Dense correspondence between humans carries powerful semantic information that can be utilized to solve fundamental problems for full-body understanding such as in-the-wild surface matching, tracking and reconstruction.
To tackle this problem, we introduce a novel method to integrate observations across frames and encode the appearance at each individual frame by utilizing the human pose that models the body shape and point clouds which cover partial part of the human as the input.
We observe that deformable object motion is often semantically structured, and thus propose to learn Structured-implicit PArametric Models (SPAMs) as a deformable object representation that structurally decomposes non-rigid object motion into part-based disentangled representations of shape and pose, with each being represented by deep implicit functions.
We show our method generates high-quality novel views of synthetic and real human actors given a single sparse RGB-D input.
Given a segmentation mask defining the layout of the semantic regions in the texture map, our network generates high-resolution textures with a variety of styles, that are then used for rendering purposes.
In this paper, we address a key limitation of existing 2D face recognition methods: robustness to occlusions.
For many computer vision applications such as image captioning, visual question answering, and person search, learning discriminative feature representations at both image and text level is an essential yet challenging problem.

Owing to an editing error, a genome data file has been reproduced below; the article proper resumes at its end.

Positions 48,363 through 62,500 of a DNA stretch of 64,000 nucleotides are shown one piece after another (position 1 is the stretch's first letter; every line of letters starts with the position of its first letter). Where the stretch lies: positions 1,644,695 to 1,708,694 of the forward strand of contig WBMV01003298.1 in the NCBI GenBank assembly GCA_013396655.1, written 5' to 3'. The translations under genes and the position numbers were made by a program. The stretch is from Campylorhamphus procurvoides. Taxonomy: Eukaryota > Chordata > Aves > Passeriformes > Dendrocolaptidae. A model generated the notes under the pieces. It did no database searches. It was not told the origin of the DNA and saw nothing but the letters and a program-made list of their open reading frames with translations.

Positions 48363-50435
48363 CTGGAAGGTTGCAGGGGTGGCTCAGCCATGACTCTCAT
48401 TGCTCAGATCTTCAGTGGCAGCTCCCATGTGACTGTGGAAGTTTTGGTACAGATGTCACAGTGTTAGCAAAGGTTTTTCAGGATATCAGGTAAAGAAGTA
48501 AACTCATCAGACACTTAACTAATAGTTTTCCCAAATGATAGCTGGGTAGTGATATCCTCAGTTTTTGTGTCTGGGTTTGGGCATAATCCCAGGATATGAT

For many computer vision applications, such as image description and human identification, recognizing the visual attributes of humans is an essential yet challenging problem.
In this paper, we introduce a novel method to combine the advantages of both multi-task and curriculum learning in a visual attribute classification framework.
Incorporating additional knowledge in the learning process can be beneficial for several computer vision and machine learning tasks.
Visual attributes, from simple objects (e. g., backpacks, hats) to soft-biometrics (e. g., gender, height, clothing) have proven to be a powerful representational approach for many applications such as image description and human identification.
In this paper, we propose a novel regression-based method for employing privileged information to estimate the height using human metrology.